William J. Casey, as a private lawyer working for the Indonesian government, lobbied top officials of the Treasury Department in 1976 for multimillion-dollar changes in the U.S. tax law without registering as a foreign agent.
Casey, now Central Intelligence Agency director, has contended in past Senate inquiries that he performed limited legal services and attended "informational meetings" with Internal Revenue Service officials. But government documents obtained by The Washington Post indicate that Casey was advocating specific changes in tax policy outside established channels with top political appointees of the Ford administration, including Treasury Secretary William E. Simon.
The issue of whether Casey should have registered as a foreign agent is under Justice Department review following last fall's Senate Intelligence Committee inquiry, which concluded Casey was not unfit to serve as director of the CIA. Stanley Sporkin, CIA general counsel, has maintained that Casey was not required to register as a foreign agent.
Casey's representation of Indonesia, as documented by memoranda from the IRS and Treasury, is similar to the case of lawyers Clark M. Clifford and Paul Warnke, both former high government officials. They were required to register as foreign agents for Algeria in 1975 after Justice officials learned that the two had met in 1971 with U.S. government officials in an attempt to expedite Export-Import loans to Algeria.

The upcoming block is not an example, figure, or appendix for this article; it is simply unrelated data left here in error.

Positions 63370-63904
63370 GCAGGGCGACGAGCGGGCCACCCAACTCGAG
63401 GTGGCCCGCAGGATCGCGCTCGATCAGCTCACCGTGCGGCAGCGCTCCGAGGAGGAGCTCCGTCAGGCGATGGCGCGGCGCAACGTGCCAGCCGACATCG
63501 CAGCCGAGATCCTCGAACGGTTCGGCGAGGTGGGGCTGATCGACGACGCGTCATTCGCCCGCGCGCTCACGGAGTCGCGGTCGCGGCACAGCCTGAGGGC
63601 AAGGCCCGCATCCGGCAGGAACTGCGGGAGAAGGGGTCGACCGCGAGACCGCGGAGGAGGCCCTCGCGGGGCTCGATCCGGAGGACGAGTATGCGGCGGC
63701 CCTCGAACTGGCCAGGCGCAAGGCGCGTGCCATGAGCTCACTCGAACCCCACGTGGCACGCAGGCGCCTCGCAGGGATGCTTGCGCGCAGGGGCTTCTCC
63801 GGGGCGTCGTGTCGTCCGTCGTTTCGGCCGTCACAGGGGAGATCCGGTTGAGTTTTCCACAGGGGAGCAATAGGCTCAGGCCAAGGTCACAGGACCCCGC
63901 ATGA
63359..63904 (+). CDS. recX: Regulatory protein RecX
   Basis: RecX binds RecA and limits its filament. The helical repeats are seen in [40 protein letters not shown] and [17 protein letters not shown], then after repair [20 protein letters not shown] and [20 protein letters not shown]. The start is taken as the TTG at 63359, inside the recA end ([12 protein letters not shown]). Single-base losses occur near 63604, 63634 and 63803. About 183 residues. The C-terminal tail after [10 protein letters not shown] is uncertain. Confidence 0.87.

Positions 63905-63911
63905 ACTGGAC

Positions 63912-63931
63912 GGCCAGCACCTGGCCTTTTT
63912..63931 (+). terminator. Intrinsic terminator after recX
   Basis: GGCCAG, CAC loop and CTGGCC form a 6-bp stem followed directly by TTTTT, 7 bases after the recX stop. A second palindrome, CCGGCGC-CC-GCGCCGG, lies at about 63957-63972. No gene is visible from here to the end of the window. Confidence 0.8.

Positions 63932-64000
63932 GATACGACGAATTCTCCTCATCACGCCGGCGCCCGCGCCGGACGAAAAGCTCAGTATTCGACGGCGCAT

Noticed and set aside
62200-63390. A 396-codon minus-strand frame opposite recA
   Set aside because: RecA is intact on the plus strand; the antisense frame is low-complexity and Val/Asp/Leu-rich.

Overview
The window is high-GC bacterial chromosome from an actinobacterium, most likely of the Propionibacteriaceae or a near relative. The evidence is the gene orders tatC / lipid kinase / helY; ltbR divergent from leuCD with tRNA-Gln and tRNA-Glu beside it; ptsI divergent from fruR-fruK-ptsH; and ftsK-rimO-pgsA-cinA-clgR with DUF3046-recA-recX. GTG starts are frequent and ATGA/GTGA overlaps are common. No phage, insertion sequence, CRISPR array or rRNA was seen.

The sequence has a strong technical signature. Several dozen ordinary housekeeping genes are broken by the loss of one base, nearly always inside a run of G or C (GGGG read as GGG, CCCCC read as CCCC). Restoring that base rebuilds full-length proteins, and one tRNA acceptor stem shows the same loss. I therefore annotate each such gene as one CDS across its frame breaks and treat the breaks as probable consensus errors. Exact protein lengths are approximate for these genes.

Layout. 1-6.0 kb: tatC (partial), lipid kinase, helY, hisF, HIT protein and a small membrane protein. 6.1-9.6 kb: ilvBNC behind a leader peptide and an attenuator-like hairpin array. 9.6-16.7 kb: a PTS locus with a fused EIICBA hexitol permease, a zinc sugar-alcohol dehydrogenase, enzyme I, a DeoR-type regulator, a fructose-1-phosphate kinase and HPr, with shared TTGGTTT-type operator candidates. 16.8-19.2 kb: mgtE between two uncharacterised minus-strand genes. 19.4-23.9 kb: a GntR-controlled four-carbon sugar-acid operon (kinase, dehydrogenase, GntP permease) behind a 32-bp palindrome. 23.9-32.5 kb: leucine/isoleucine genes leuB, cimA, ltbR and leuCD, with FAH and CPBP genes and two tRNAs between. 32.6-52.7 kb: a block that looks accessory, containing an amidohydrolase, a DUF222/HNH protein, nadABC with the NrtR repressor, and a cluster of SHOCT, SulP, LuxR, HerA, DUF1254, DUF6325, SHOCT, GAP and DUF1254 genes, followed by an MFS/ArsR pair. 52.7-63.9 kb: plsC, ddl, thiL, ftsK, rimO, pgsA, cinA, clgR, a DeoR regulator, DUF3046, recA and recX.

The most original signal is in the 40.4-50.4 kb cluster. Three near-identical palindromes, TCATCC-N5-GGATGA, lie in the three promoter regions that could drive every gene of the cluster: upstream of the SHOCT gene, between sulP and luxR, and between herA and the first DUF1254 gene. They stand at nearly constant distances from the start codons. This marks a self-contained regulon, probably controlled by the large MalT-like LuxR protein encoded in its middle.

In many instances, the Justice Department requires registration after the fact. In 1980, President Carter's brother, Billy, also was forced to register for his Libyan representation, which caused embarrassment to the administration.
A lawyer representing a client, including a foreign government, in an "established proceeding" such as an IRS tax ruling case is not required to register as a foreign agent, but is supposed to register if engaged in "political activity." The law defines that as any action intended to "persuade or in any other way influence any agency or official of the United States . . . with reference to formulating, adopting or changing the domestic or foreign policies of the United States . . . . "